The better known of the two portals, and now under the aegis of NIH, BARD originated in a large academic consortium and report (O/A), lead by Clemons and collaborators in the Center for the Science of Therapeutics at the Broad Institute. NCATS and one of the key designers of BAO were also part of the operational team with the shared goal to specifically provide access and a set of tools to manipulate bioassay data from the NIH Molecular Libraries Program, with particular emphasis placed on the description of assay protocols. The database's current scope includes case materials on 631 projects, 4111 assay definitions, 6158 experiments and applications involving 221 chemical probes. The Java-centric BARD source code and instructions for building local implementations are shared openly as well via GitHub.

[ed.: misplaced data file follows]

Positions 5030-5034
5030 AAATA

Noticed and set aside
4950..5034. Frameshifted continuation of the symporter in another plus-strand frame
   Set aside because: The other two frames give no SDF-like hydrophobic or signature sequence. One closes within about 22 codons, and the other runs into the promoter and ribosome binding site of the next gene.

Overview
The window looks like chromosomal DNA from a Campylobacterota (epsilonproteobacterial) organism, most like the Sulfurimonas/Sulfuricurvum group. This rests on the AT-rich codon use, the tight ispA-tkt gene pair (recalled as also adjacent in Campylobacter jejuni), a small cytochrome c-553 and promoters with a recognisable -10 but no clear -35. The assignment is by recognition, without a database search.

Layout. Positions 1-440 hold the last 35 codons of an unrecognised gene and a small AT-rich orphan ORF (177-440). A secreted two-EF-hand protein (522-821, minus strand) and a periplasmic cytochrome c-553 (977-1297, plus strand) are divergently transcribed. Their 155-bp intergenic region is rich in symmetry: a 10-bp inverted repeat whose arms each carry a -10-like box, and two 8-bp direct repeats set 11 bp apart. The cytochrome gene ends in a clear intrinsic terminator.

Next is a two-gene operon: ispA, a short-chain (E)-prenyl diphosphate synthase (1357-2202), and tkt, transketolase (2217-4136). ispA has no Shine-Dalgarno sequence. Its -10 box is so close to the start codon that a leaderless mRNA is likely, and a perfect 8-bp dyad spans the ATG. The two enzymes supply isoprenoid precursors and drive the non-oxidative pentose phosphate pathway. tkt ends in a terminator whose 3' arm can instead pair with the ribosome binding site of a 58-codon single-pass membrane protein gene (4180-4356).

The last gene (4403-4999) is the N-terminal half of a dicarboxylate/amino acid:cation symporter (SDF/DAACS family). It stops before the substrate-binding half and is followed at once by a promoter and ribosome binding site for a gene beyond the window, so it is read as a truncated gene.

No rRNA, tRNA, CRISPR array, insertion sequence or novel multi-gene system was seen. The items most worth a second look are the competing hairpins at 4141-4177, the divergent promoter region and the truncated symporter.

At this juncture two questions may be asked. Short of working through information overload on biochemical, functional and cellular assay diversity, does a one page, summary exist? If one takes a look at cancer drug discovery as a representative model, reasonably so because it is the largest field within discovery screening, then Hall's team at NCATS provides an answer to this first question in a recent study (O/A) titled "Small-Molecule Screens: A Gateway to Cancer Therapeutic Agents with Case Studies of Food and Drug Administration-Approved Drugs." The distribution of assay technologies historically applied to cancer-relevant assays, which appears to mirror the current universe of discovery assays in general, is shown pictorially in Figure 4. Of 295 annotated assays, 146 were biochemical, predominated by fluorescence and fluorescence polarization techniques, and 149 were cell-based, again with over-representation by luciferase reporter gene, luminescence and fluorescence readouts.